she would exercise her Fifth Amendment privilege as to any specific questions pertaining to whether any other person was in the trailer, or whether she could identify the Appellant as the person who left in the car, or any other questions about those issues. While she gave extensive testimony (T.T., pp. 361-430) on other facts, she steadfastly refused to answer questions from both sides on what happened in the trailer as to those specific matters. In spite of defense counsel's pleas to the court to instruct her to answer, the court ruled repeatedly that she need not break her silence. She then refused to respond to these matters on numerous occasions. (See, for example, T.T., p. 382 ff., especially pp. 415-422). The court's rulings were based on its judgment, as explained to the witness, that if she were to testify presently in any way inconsistent with her prior testimony at the preliminary hearing, she could be subject to a charge of perjury. (T.T., pp. 365-366). While defense counsel continued to press the court to force an answer because counsel believed that a fourth unknown person was in the trailer, the court insisted in particular that in her prior testimony that no other person was there possibly could be construed as self-incrimination if she now changed her testimony on that point. (T.T., p. 410-412). Defense counsel's strategy of getting such information from the witness was frustrated by the continuing silence.
The defense's final witness was the Appellant himself. Once again he repeated his claim that either he had been pushed by the victim into a door where he hit his head and fell unconscious or had been knocked unconscious by an unknown assailant. In either case, the victim was alive at that point and logically another person did the killing. (T.T., p. 530).
After the defense rested its case, the Commonwealth called the court stenographer of the preliminary hearing who was permitted to read into the trial records certain portions of Veatch's prior testimony where she was cross-examined by defense counsel. (T.T., pp. 584-604). The prior testimony elicited on this occasion, pointed up again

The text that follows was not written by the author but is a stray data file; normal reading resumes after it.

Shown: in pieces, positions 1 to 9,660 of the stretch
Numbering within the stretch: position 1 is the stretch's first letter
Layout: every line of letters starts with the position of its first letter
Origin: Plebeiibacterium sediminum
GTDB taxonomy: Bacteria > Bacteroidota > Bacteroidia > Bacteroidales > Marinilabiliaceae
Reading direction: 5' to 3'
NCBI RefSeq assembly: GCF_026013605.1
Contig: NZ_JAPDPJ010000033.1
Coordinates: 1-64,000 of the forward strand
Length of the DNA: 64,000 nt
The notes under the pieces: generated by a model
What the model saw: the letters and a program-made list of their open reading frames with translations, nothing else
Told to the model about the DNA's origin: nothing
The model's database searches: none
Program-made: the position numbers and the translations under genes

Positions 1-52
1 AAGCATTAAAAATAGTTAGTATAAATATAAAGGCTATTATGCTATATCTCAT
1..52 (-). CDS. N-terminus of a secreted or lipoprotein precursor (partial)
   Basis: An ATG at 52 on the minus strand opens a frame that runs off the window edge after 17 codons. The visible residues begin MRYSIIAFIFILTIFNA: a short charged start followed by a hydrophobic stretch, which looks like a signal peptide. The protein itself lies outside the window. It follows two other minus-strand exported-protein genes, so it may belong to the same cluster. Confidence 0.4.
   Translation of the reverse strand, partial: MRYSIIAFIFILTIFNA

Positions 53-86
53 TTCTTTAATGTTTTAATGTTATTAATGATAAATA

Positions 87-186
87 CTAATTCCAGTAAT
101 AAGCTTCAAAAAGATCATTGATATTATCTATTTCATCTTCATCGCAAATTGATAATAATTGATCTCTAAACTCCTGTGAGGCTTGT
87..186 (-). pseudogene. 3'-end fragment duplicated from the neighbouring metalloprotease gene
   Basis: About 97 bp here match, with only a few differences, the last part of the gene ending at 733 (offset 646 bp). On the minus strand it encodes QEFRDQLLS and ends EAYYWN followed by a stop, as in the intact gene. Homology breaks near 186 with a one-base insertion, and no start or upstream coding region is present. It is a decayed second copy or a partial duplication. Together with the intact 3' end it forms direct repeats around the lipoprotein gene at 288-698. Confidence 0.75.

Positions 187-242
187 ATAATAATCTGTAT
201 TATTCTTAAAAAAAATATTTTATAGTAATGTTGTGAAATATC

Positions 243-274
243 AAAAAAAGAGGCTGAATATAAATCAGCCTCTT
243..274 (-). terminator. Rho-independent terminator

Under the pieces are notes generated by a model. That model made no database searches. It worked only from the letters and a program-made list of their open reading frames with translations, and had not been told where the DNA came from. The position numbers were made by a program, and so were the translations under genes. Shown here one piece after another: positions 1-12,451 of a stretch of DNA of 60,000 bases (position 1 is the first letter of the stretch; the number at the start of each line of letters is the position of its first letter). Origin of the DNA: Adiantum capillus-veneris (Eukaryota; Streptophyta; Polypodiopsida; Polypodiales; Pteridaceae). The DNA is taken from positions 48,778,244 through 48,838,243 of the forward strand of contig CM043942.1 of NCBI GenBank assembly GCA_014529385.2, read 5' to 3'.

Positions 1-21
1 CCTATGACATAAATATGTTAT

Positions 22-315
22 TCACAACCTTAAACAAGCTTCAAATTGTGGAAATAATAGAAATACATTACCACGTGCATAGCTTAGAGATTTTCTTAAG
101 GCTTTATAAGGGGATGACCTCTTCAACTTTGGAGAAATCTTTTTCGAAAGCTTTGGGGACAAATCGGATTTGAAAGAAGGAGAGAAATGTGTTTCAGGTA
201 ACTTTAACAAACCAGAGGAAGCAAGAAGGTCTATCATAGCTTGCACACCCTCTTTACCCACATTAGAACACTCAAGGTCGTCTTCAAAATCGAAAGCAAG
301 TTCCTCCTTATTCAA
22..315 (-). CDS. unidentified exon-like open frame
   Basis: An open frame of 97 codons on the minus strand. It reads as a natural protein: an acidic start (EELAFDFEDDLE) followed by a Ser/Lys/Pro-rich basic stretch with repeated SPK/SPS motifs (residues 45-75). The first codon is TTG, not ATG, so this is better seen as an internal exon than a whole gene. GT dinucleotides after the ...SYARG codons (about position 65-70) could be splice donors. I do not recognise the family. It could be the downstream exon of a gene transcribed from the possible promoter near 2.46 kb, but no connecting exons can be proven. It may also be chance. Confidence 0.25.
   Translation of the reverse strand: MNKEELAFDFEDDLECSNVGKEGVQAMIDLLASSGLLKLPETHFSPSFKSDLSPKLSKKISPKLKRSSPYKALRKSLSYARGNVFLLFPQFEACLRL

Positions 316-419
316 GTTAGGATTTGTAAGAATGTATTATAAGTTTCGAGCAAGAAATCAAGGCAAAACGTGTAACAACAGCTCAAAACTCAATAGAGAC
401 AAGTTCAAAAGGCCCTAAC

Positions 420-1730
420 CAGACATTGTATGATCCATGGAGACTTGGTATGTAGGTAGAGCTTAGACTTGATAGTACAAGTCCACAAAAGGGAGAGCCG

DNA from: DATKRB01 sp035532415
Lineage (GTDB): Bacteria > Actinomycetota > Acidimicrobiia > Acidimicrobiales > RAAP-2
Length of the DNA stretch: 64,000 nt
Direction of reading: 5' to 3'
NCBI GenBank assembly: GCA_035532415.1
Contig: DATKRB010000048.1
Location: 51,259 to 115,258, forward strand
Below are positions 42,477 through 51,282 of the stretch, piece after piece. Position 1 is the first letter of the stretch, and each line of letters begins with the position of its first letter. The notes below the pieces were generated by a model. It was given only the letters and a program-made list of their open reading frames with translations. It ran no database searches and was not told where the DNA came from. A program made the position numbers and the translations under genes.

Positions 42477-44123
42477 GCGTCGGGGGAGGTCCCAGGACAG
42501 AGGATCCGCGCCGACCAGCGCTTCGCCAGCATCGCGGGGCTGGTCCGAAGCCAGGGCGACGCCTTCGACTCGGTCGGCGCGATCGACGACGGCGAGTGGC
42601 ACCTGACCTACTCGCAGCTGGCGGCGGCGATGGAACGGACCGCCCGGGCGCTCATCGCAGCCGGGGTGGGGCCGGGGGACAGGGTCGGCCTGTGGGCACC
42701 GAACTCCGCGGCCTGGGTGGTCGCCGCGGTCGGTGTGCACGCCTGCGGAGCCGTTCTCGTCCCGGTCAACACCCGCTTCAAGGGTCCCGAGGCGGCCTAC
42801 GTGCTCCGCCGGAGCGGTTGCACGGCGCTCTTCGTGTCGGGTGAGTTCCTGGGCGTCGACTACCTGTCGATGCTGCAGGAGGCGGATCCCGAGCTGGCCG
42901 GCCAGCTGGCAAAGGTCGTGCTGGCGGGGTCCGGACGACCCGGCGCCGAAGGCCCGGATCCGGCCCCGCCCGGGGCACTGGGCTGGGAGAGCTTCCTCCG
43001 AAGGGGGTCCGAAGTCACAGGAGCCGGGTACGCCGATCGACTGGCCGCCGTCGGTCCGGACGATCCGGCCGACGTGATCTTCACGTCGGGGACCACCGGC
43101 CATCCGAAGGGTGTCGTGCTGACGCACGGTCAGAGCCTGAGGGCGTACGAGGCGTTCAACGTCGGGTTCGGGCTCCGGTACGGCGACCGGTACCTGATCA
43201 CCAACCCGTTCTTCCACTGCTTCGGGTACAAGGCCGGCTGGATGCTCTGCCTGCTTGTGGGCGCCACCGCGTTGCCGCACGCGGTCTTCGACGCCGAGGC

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Veatch's statement that she heard two shots and that no other person was in the trailer. (T.T., pp. 589-590). The prior testimony was permitted because, in effect, the witness was unavailable.
Defense counsel then replied with the following request to the court and prosecution:
MR. HORMELL: I do have a request to make of Mr. Wagner. It involves -- may it please the Court, I have in my possession a written -- a statement that was written by Sandra Veatch, which was sworn to before a notary public. This statement was obtained because Sandra Veatch had come to my office and requested to speak to me. I spoke to her and directed that she go home and put in her own handwriting the statement that she had made to me, which she did. She brought that statement to my office, and she swore before a notary public that that statement was true and correct.
May it please the Court, I want to do the same thing with that statement as the District Attorney did with the proceeding before the magistrate. I want to call the notary public and have her read from that statement the points I call attention to.
(T.T., pp. 605-606).
The Court refused the request on the grounds that the sworn statement given privately to defense counsel had not been subject to cross-examination by the prosecutor who was not present. (T.T., p. 609). At that point, defense counsel requested permission to call witness Veatch herself on surrebuttal.